May 11, 2023 - Climate

100 years of that divine Hetch Hetchy water

The O'Shaugnessy Dam at Hetch Hetchy Reservoir. Photo: George Rose/Getty Images

Come on in, the water here in San Francisco is fine.

What's happening: San Francisco city officials, including Mayor London Breed, visited the Hetch Hetchy Reservoir in Yosemite National Park this month to celebrate the centennial of the O'Shaughnessy Dam.

Why it matters: That 430-foot-high dam is at the heart of the Hetch Hetchy Water and Power system, the infrastructure that provides San Francisco Bay Area residents and businesses with water.

What they're saying: Breed called the dam "a testament to the creativity, and the innovation of San Franciscans," a reference to the fact that the water system solely uses gravity to deliver water through a 167-mile pipeline to the Bay Area.

Flashback: Construction of the O'Shaughnessy Dam began in 1919 and was completed in 1923, according to the SFPUC.

  • Its construction was in response to the 1906 earthquake and subsequent fire that highlighted the issues with San Francisco's existing water infrastructure, the San Francisco Chronicle reports.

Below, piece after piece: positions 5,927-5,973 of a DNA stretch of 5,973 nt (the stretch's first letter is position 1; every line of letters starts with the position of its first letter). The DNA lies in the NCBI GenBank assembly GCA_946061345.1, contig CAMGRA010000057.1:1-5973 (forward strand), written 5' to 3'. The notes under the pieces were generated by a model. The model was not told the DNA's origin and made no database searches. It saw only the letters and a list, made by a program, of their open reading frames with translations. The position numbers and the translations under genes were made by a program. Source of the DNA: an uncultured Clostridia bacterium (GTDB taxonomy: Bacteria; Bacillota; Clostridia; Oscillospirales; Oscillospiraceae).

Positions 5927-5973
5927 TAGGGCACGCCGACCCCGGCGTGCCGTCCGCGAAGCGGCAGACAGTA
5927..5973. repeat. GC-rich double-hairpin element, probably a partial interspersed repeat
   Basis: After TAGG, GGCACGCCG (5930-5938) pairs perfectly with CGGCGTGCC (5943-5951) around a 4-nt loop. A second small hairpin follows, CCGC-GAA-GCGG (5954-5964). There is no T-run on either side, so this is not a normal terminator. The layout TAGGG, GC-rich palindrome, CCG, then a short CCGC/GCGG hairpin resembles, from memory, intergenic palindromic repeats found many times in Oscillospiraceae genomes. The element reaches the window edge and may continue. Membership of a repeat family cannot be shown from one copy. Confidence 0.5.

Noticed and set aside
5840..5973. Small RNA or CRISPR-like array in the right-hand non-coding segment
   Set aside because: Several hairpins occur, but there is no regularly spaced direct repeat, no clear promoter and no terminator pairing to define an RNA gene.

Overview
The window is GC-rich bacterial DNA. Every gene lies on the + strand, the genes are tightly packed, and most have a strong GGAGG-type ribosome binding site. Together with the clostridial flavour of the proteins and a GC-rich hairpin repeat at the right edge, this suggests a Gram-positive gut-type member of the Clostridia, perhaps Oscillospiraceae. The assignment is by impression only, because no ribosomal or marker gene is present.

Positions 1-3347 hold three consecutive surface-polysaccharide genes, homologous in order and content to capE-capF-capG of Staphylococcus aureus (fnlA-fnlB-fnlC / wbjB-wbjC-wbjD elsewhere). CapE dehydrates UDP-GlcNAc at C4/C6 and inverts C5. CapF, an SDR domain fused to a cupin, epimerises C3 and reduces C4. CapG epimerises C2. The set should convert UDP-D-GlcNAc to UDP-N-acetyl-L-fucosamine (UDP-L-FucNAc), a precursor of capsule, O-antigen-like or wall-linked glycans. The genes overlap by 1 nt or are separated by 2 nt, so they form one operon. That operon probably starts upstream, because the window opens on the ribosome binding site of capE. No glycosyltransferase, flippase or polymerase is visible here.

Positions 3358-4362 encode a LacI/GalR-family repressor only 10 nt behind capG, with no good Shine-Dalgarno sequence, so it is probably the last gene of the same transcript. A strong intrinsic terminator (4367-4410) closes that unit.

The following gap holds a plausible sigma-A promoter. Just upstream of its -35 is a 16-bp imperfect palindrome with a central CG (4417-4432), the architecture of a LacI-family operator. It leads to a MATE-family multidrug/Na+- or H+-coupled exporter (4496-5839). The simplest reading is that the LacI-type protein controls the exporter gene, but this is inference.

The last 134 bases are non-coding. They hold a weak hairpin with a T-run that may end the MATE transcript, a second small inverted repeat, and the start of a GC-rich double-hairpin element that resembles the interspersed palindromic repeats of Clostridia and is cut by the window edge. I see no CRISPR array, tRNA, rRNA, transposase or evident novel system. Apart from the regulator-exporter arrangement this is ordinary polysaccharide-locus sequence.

• The reservoir filled for the first time in May 1923, according to the SFPUC.
  • The project was not without controversy. Environmentalists opposed the dam and reservoir, arguing that nature should be protected from human interference.
  • Of note: Hetch Hetchy was once home to nearly a dozen Indigenous peoples, such as the Sierra Miwok, Washoe and Western Mono. Many across Yosemite Valley, however, were forcibly displaced or killed in the mid-1800s, KQED reports.

By the numbers: The water system serves drinking water to 2.7 million residents and thousands of businesses across four Bay Area counties, according to the mayor's office.

  • Hetch Hetchy accounts for 85% of the water in the Bay Area Water Supply and Conservation Agency (BAWSCA), according to BAWSCA.

Yes, but: Climate change threatens the system due to concerns about its ongoing reliability, KQED reports.

  • The back-and-forth between drought and flooding will continue to challenge the system, and while the utility commission is trying to maximize storage capacity, "climate change is going to make managing this water supply much more difficult," Christopher Graham, a manager with SFPUC, told KQED.

What to watch: SFPUC General Manager Dennis Herrera, in a press release, said SFPUC is committed to making the infrastructure investments required to "ensure the system serves the people for another 100 years."

Related: The stunning view from San Francisco's big blue tower


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